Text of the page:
We all understand that cancer affects the entire family, but for me I feel that it also shaped my life into who I am today.  My life’s purpose was defined so long ago.  This sense of purpose keeps me grounded in my patient and caregiver advocacy work. 

Taking care of those we love.  I can’t think of a more fulfilling or important purpose in life.

Global Colon Cancer Survivor Day

March 1st marks the beginning of colon cancer awareness month, and provides the ideal opportunity to recognize all those affected by this disease.  The Raymond Foundation chose March 1st for their annual Global Colon Cancer Survivor Day as an opportunity to pay tribute to colorectal cancer survivors worldwide and honor those who have passed from this disease. By creating a day to honor and celebrate the lives of all colorectal cancer survivors, our hope is that each survivor’s story of courage will help inspire those patients currently fighting this disease to know they are not alone. 

For many individuals who receive a cancer diagnosis, they look for ways to help others through awareness, education and advocacy.  One of the many positive outcomes of Global Colon Cancer Survivor Day has been the outpouring of support for families, caregivers and those who are newly diagnosed.  Patients who are often struggling themselves with treatment related side effects give of their time to help mentor newly diagnosed patients.  Caregivers and family members struggling to find enough hours in the day reach out to other families offering support and encouragement.  I like to think of this as a ripple effect of paying it forward.  Together we are building a community of support.

An important part of our Global Colon Cancer Survivor Day is remembering those we have lost to this disease.  Through candle lighting ceremonies both in person and virtually, our community comes together to remember and honor our friends and loved ones.  Stories, photos, and remembrances shared let us know we are not alone and that others understand our heartbreak.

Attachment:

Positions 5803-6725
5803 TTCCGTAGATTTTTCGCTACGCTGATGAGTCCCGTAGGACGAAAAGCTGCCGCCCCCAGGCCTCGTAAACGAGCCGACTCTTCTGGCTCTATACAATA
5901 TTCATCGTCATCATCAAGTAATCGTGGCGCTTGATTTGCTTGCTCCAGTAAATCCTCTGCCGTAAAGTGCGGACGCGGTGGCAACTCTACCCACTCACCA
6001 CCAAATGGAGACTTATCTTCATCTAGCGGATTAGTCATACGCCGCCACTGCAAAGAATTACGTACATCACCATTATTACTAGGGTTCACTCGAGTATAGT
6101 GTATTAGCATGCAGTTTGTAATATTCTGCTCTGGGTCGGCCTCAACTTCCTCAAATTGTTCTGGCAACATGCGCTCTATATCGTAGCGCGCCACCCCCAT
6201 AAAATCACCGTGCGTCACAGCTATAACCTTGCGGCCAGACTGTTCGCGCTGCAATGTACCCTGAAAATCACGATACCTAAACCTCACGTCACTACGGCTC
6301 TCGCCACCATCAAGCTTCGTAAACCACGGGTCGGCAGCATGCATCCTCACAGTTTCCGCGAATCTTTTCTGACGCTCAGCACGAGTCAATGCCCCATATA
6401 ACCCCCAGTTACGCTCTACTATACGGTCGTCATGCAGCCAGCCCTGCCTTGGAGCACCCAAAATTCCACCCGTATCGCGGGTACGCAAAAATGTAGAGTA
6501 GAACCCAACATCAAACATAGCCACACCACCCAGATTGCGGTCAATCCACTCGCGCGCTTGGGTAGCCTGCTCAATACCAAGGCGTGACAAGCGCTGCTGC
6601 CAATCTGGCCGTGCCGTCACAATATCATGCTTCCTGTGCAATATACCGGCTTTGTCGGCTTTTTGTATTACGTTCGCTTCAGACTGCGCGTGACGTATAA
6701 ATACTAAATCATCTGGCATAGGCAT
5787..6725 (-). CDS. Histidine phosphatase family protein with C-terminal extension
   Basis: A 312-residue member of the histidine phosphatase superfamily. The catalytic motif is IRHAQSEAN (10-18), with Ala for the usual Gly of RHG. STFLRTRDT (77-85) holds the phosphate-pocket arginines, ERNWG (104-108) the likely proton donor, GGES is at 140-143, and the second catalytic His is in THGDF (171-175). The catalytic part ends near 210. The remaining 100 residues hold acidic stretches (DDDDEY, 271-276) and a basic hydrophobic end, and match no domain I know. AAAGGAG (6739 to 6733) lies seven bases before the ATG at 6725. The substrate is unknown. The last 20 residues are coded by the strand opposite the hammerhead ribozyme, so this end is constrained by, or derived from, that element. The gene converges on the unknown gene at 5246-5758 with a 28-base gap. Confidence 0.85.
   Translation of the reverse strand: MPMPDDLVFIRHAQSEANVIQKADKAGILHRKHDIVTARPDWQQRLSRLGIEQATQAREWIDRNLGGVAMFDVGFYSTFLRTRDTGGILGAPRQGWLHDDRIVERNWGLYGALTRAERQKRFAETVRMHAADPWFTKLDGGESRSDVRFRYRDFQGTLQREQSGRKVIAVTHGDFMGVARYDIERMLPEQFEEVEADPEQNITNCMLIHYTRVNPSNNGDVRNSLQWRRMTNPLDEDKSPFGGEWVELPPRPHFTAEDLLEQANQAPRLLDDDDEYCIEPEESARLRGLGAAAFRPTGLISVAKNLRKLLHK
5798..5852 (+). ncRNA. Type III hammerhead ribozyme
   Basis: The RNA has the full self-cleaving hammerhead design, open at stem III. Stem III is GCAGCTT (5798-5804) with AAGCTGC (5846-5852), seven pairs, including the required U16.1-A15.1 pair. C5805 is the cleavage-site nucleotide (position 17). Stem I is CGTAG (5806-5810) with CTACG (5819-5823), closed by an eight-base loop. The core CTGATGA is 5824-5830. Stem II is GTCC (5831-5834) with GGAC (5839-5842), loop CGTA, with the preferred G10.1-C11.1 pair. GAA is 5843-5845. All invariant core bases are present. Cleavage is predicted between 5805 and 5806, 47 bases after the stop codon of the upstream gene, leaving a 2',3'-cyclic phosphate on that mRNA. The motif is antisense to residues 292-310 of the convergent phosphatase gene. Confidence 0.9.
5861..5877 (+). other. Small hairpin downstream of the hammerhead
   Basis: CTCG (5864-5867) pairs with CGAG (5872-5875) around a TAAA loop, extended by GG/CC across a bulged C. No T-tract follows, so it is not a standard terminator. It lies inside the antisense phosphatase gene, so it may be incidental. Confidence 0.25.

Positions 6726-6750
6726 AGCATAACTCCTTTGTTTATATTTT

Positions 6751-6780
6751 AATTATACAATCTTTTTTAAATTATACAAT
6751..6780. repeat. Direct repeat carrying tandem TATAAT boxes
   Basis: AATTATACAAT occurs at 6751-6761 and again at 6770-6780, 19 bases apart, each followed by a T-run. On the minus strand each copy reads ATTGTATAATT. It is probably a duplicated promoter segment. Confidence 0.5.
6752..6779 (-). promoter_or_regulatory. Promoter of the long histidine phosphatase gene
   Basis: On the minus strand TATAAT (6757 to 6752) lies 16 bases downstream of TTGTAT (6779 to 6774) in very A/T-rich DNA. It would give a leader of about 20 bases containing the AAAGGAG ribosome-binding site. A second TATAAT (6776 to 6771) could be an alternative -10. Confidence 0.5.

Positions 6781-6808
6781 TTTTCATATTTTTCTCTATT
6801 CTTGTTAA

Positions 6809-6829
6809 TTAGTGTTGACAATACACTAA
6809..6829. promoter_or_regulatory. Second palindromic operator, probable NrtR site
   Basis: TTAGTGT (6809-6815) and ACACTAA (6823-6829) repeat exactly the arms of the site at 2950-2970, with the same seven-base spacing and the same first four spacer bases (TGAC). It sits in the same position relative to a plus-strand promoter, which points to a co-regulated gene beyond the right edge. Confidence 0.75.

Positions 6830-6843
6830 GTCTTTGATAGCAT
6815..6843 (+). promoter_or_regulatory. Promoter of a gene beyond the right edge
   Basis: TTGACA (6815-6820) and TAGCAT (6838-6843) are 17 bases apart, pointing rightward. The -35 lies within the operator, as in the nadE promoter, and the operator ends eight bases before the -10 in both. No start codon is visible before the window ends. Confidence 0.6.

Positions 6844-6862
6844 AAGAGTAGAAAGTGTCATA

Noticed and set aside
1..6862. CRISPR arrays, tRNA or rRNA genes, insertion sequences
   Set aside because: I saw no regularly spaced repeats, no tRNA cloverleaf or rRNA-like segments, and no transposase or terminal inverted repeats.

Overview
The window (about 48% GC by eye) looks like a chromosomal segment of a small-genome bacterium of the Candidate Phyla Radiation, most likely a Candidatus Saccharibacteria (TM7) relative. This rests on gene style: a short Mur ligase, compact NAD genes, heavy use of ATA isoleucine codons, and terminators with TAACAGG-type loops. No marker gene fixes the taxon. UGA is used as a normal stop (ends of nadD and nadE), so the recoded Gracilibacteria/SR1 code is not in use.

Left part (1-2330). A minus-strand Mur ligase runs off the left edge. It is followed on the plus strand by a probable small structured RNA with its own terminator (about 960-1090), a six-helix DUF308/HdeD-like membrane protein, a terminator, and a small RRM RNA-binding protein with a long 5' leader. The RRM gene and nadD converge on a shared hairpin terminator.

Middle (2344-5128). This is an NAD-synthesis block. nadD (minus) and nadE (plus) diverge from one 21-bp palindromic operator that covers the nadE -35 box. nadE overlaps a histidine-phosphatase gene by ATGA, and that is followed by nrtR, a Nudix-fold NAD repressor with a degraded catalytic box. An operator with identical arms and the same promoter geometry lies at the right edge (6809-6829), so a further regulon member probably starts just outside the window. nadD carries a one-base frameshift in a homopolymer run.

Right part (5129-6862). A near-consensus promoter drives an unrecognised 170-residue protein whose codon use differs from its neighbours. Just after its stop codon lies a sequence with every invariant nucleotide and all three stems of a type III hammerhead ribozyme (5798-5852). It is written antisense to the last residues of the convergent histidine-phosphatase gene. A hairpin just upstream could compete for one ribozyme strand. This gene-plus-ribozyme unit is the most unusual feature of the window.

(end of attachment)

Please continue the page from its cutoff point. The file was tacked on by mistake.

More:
Global Colon Cancer Survivor Day was created in loving memory of my parents, Margaret and Patrick Raymond, who both passed away from this disease while in the prime of their lives.   Unfortunately we all know someone who has been affected by this disease.  Colon Cancer Survivors are not just statistics - they are our mothers and fathers; sisters and brothers; husbands and wives; and sons and daughters, and as we mark Global Colon Cancer Survivor Day we pay tribute and celebrate the lives of these truly remarkable individuals.

Insights Into The Colorectal Cancer Survivorship Experience Survey

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Thank you for sharing your insights as part of our Global Colon Cancer Survivor Day forum. Your experiences are important, and will help us improve programming & education efforts for all those affected by this disease. For purposes of this survey - survivorship is determined as a patient living with, through and beyond cancer. All survey responses are completely anonymous.

SURVEY: Identifying The Unmet Needs Of GI Cancer Patients

On behalf of the GI Cancers Alliance, a brief 12 question survey has been created to assess the unmet needs of the gastrointestinal cancer patient and survivor community. Identifying and better understanding these unmet needs will help shape the programming and education efforts for the GI Cancers Alliance moving forward. 

  • The survey will be open for 6 weeks:  from October 4 -  November 15, 2016
  • All responses are anonymous
  • The brief 12 question survey should take only 5 - 10 minutes to complete
  • For assistance or questions, please contact Martha Raymond

Survey results will be shared at the December 2016 Ruesch Center Fighting a Smarter War Against Cancer Symposium (Washington, DC) and the January 2017 American Society of Clinical Oncology/ASCO GI meeting (San Francisco, California).